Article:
Blog: Yes we can

Published: 24 Jun 2024

The importance of national clinical audit in addressing health inequalities

Professor Danny Keenan, Medical Director, HQIP

We all know instinctively that health inequalities are complex. Why a person who lives in an affluent area, or is white, is likely to have better health outcomes than their more deprived, or non-white, counterpart (for example) is difficult to unpick. But unpick it, we must. However, in doing this, we are not faced with a blank sheet of paper. We have data, which can support a better understanding of the issues and help us to tailor solutions. And that’s where national clinical audit comes in. For HQIP, as commissioner of the National Clinical Audit and Patient Outcomes Programme (NCAPOP) on behalf of NHS England, we understand the potential value of this vast font of knowledge (the NCAPOP is the largest of its type in the UK) in addressing health inequalities.

In November 2023, we published a report on Improving Health Inequality Data in the NCAPOP, to explore the barriers to health inequality data being routinely reported within the programme. Written by our then-Medical Director’s Fellow, Dr Alice Bradley, this report found significant variations in the reporting, analysis, and use of health inequality data among different audits. Now that a little time has passed since this report was published, I want to reflect again on its findings, to ensure that the important messages within are kept to the fore and, more importantly, that the recommendations are implemented.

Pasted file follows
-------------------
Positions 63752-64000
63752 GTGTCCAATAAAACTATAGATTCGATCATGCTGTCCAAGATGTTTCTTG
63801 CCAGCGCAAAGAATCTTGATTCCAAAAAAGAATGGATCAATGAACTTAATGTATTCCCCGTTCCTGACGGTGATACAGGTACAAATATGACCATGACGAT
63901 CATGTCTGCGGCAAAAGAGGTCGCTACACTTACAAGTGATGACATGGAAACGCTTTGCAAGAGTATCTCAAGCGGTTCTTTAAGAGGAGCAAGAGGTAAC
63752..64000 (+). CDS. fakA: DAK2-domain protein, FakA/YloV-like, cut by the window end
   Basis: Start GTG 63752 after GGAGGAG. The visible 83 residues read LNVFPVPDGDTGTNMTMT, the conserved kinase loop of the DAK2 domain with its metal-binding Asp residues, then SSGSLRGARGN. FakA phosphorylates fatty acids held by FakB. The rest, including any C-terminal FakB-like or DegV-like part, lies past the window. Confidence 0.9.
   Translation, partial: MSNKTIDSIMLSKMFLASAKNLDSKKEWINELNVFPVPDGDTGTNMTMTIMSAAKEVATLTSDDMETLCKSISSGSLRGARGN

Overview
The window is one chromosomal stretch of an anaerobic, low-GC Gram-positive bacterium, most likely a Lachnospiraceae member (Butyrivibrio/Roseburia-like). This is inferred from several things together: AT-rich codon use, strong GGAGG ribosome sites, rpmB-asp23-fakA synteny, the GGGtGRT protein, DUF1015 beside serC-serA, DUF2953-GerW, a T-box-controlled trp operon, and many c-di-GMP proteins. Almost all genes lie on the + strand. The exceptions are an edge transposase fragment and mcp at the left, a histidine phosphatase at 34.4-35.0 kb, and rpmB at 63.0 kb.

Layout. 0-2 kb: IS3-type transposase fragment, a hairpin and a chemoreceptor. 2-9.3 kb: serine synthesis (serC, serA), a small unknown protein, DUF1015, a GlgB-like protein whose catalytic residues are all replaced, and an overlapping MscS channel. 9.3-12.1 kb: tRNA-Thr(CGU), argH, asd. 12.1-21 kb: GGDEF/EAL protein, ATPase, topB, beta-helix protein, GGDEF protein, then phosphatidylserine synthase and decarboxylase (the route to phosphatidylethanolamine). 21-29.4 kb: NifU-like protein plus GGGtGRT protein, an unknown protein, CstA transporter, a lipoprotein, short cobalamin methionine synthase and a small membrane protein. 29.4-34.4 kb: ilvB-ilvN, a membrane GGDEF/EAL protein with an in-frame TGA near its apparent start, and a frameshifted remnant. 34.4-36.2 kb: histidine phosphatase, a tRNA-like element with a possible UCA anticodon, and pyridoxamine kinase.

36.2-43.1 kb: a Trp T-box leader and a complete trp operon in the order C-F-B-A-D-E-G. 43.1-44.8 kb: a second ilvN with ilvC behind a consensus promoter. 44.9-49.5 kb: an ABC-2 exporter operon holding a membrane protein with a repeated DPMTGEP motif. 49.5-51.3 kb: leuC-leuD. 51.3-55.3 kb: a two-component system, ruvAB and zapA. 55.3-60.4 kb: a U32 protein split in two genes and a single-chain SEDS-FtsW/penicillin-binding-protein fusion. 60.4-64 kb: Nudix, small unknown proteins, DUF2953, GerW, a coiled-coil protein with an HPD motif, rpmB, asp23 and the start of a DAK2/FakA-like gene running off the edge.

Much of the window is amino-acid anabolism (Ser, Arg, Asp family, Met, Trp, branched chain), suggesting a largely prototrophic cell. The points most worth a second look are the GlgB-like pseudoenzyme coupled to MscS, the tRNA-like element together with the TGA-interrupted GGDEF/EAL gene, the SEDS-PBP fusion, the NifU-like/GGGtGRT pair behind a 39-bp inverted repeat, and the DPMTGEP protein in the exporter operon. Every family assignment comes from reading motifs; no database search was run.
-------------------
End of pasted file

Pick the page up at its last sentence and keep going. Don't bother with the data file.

This is a call to arms. We must utilise our collective initiative and resources to collect the data needed to enable insights in relation to ethnicity and deprivation

The report drew from two previous studies where we, with previous Fellows, looked at the outputs from a random group of NCAPOP audit reports, to identify which, if any, analyses were being performed in relation to the influence of ethnicity and deprivation on patient outcomes. Clearly, we were hoping to gain insights into any differing outcomes relating to these factors. However, we found there to be less focus on their influence than we had hoped. There was much good practice to support insights into the influence of gender and age – but much less in relation to deprivation, and even less, to ethnicity.